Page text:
U.S. pork producers are grappling with how to manage use of a feed additive that some customers don't want
JetBlue sees an opening to siphon some profits on high-traffic NY-West Coast routes
The Justices rule that pharmaceutical companies can be sued for paying rivals to delay low-cost alternatives to popular drugs
Companies that peddle mobile devices—including Samsung, Apple, and Google—see music as an important part of their sales strategy
Persuading South Africans to move their cash from mattresses to bank accounts
A startup makes socks with sensors woven into the fabric so runners can keep track of everything that happens to their feet during a jog
The Cheesecake Factory offers execs and managers a BMW every three years
A professor at Michigan's Ross School who summited Everest on May 18 incorporates lessons learned on the mountain in the classroom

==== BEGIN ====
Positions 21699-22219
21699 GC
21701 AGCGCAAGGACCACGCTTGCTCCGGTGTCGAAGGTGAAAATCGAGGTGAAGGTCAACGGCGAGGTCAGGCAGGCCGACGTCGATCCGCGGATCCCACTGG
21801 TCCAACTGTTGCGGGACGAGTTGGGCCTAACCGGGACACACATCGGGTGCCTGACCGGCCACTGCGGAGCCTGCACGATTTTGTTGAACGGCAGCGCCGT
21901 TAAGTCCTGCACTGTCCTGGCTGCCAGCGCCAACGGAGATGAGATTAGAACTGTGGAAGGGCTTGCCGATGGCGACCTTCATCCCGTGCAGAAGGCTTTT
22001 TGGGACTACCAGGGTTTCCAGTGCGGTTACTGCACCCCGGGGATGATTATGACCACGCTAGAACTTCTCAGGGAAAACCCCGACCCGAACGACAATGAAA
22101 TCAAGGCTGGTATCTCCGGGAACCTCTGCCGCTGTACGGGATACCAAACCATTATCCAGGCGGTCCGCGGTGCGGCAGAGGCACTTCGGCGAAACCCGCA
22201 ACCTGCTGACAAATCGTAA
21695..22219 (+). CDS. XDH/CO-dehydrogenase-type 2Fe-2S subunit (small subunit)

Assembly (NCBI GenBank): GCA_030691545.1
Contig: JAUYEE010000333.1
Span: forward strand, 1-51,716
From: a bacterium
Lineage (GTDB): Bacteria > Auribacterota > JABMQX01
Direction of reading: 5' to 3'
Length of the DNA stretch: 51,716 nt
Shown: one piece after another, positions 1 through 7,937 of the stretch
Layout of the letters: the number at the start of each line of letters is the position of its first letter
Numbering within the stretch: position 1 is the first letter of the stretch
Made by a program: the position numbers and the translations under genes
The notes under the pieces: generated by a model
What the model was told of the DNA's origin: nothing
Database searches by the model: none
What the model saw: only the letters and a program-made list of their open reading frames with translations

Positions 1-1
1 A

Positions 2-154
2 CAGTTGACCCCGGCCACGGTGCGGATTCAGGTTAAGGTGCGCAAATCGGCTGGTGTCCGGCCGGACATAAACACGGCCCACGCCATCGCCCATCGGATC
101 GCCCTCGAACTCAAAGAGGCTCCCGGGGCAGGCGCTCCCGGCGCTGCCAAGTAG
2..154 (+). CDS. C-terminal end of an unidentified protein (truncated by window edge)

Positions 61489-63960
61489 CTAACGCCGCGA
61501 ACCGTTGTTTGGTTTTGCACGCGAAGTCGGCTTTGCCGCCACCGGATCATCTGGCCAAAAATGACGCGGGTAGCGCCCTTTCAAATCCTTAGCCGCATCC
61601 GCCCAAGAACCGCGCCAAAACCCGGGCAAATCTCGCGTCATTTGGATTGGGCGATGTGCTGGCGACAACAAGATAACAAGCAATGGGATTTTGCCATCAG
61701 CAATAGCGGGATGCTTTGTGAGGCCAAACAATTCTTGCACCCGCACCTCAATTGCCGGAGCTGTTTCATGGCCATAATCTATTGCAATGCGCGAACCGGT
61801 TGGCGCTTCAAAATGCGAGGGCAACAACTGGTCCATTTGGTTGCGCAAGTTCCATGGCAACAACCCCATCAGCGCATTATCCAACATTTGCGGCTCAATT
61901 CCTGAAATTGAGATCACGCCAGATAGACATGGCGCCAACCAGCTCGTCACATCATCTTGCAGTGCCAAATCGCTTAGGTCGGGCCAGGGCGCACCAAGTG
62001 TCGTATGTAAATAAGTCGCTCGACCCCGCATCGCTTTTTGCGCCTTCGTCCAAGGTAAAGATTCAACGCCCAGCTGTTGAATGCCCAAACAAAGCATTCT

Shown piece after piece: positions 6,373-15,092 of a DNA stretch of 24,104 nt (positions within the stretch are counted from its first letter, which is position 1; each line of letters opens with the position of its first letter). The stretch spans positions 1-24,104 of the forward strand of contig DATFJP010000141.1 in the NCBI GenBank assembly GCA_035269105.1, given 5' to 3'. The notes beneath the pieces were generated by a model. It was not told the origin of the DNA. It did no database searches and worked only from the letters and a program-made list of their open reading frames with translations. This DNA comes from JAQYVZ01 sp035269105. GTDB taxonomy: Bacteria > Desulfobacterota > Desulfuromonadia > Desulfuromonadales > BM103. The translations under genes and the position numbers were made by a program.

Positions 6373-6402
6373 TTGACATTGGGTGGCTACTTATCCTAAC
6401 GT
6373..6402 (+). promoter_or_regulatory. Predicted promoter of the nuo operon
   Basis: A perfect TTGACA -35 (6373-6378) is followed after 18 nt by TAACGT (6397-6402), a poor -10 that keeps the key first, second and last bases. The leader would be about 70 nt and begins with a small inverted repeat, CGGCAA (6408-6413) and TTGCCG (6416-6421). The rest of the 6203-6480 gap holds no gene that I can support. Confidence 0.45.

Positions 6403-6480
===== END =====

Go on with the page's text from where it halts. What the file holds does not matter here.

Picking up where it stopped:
Bullying. Conflict avoidance. Triangulation. A new book identifies scenarios that harm family-owned businesses—and offers suggestions for dealing with them
By Douglas MacMillan and Rebecca Reisner
In August 2008 we reported on 18 chief executives who use the microblogging application Twitter to clue customers in on new services, help them with questions about their products, and generally get a little bit personal with customers, business associates, and the public.
Not even a year later, we bring you nearly 50 CEOs who find tweeting a personal and professional delight. Twitter's growth has been astounding. As of August, for example, Digg founder Kevin Rose had only 61,000 "followers"— people who sign up to view a certain Twitter user's tweets—but now he has more than 600,000.
So read on to learn how Virgin Group's Richard Branson, Zappos.com's Tony Hsieh, and dozens more CEOs harness the simple powers of Twitter.